Thanks to a proposed budget cut to what's officially known as the Supplemental Nutrition Assistance Program (SNAP), food stamps and military members have recently been a hot topic.
Yes, you heard me correctly: food stamps and military members. While the fact that about 13 percent of all Americans used SNAP for food aid in 2016 and more than 80 percent of those receive more than $90 a month in benefits doesn't make most Americans bat an eye, the idea that military families are among those users is shocking to many people.
And yet they are.
According to a 2016 report from the Government Accountability Office, more than 23,000 active-duty troops used the food stamp program in 2013, the last year for which such information was available.
The data on how many troops use SNAP are notoriously difficult to track, in part because the U.S. Department of Agriculture, which manages SNAP, does not share the data with the Defense Department. (In fact, data published by the USDA says that about 2,000 military members used the program in 2013, in direct contradiction to the information given to the GAO. We don't know why.)
By far the biggest question I have received in the series of news interviews I've done on the subject is something like this:
How is it that military family members are on food stamps?
I'm going to tell you.
You probably know people who use food stamps
The food stamp program currently provides assistance to individuals who qualify based on a combination of income and household size. It's basically impossible to make generalizations about who qualifies because each state administers the program a little differently, but the USDA does offer a chart that shows some general income guidelines.
Let's put it this way: Anyone who works anything even close to a minimum-wage job and has any number of other people in their household, such as children, likely qualifies for SNAP. Many, many hard-working Americans -- 13 percent of the entire population in 2016, according to USDA data -- qualify for food stamps. New school teachers, janitors, bus drivers, retail workers and your neighbors may all qualify for food stamps.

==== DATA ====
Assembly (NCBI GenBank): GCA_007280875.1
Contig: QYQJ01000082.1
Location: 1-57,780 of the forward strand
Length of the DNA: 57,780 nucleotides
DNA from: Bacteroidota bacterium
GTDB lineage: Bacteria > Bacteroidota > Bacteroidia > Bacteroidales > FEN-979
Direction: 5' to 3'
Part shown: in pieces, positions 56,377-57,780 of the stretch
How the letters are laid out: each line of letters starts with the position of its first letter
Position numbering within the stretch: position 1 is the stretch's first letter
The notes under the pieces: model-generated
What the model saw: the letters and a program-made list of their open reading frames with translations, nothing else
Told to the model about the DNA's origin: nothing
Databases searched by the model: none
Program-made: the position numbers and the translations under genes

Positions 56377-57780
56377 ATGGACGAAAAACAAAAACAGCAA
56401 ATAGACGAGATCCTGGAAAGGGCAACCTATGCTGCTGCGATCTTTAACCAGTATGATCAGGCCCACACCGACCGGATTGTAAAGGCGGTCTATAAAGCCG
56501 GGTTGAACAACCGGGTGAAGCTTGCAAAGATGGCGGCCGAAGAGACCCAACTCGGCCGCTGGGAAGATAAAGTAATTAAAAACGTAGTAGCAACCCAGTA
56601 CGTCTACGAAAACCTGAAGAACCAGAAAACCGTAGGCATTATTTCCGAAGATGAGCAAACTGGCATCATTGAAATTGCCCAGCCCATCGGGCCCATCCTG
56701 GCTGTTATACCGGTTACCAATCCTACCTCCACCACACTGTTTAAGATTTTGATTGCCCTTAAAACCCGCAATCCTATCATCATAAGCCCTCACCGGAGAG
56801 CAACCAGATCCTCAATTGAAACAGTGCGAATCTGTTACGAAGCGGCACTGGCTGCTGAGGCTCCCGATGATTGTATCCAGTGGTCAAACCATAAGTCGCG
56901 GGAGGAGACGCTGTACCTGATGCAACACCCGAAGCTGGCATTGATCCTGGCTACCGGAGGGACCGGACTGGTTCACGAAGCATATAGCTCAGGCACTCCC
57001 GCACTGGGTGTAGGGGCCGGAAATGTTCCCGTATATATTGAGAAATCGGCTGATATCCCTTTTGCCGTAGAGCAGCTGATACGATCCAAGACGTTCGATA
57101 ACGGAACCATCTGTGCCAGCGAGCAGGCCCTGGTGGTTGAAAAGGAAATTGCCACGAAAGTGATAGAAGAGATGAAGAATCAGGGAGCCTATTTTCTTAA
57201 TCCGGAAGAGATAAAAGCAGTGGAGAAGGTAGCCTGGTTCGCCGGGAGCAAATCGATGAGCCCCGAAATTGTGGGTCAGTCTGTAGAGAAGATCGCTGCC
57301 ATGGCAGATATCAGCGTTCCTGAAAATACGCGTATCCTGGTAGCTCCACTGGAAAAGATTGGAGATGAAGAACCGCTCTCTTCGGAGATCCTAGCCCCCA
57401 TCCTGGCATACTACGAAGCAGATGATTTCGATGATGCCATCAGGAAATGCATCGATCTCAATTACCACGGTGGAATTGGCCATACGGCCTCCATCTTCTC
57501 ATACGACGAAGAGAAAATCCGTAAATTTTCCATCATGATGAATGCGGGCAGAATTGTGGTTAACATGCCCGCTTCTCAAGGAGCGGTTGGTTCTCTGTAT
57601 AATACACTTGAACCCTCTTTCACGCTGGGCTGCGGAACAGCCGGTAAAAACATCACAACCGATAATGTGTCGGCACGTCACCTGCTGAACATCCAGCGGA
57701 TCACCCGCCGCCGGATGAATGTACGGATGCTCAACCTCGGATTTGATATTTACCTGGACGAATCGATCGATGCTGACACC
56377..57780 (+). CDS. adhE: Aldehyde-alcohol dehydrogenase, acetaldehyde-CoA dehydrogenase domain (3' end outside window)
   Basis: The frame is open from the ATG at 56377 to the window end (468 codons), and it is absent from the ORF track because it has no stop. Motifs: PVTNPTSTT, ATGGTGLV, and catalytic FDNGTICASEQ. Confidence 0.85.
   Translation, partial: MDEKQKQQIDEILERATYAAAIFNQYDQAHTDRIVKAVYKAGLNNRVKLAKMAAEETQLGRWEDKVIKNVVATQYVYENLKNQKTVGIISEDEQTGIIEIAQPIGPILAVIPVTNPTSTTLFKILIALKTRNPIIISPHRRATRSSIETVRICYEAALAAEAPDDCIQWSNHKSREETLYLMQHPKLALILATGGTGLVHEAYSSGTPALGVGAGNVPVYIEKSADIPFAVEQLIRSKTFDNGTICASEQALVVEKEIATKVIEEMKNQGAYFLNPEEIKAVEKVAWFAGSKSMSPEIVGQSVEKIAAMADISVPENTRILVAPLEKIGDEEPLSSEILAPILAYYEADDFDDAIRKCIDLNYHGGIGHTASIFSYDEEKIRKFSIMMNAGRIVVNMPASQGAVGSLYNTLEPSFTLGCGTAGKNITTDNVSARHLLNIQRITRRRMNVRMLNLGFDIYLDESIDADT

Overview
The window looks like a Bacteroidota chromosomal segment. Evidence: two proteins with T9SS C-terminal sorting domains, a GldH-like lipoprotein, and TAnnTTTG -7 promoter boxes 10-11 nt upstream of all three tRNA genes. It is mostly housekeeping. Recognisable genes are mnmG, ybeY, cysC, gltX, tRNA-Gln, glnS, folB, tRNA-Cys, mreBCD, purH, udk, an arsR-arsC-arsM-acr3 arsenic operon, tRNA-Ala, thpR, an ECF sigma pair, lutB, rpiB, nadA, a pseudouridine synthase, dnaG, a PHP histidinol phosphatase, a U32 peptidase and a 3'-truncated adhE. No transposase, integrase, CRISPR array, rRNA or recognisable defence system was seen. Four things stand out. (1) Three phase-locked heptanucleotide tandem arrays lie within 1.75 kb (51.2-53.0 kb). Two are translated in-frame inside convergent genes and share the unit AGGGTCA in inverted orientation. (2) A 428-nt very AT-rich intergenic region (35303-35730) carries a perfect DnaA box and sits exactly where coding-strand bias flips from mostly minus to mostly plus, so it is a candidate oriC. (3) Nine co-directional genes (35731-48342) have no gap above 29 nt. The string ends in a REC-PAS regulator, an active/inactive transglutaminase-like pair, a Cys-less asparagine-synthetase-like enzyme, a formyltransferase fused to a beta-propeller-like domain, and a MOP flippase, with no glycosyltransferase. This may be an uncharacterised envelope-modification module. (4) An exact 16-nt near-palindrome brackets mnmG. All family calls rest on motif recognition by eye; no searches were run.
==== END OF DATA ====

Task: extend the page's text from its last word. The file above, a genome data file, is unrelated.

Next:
In short, food stamp users don't look like the stereotype likely in your head. And some of them wear U.S. military uniforms.
Qualifying for the food stamp program is a matter of math
Whether a family qualifies for food stamps has everything to do with household income level compared to household size. For military members, that means very junior troops -- on the bottom of the military pay scale -- with a few kids and stationed in a low cost-of-living area likely qualify for SNAP. The bigger the household and the more junior the member, the more likely they are to qualify.
'Why are troops paid so little?'
A political hot potato, the question of just why it is military members are paid so little that they qualify for SNAP likely has to do with how the compensation system was designed or, more specifically, who it was designed to pay.
I wasn't a fly on the wall when all of this stuff was hashed out. Heck, I probably wasn't even alive. But I can tell you that new troops aren't always fresh faced and straight out of high school. Many of them are. But sometimes new recruits come in with families as a change in profession, a trend that you can imagine may have slightly increased during the U.S. recession.
There are many, many people who believe the military compensation system must be modernized to offer better wages. I'll leave that debate to them.
Most troops aren't on food stamps
While any troops or military families going hungry -- or any Americans at all, for that matter -- are too many, the percentage of military families on food stamps is peanuts compared to the American population at large. In 2013, the last year for which we have such data, 1.7 percent of the active-duty force was on SNAP.
Hundreds more troops could qualify for food stamps
The Basic Allowance for Housing allotment is factored into the food stamp income calculation. That means troops who live in high cost-of-living areas where they receive -- and spend -- more BAH likely don't qualify when they arguably need the benefit the most, while those in very low-cost places do qualify.
Some anti-hunger advocates think this is a huge mistake, and legislation has been offered on the Hill in the past to change that. That effort stalled last year when a single congressman refused to provide a rules waiver that would allow the proposal to be moved through the defense committee instead of the agriculture committee, which typically oversees SNAP changes.
-- Amy Bushatz can be reached at firstname.lastname@example.org.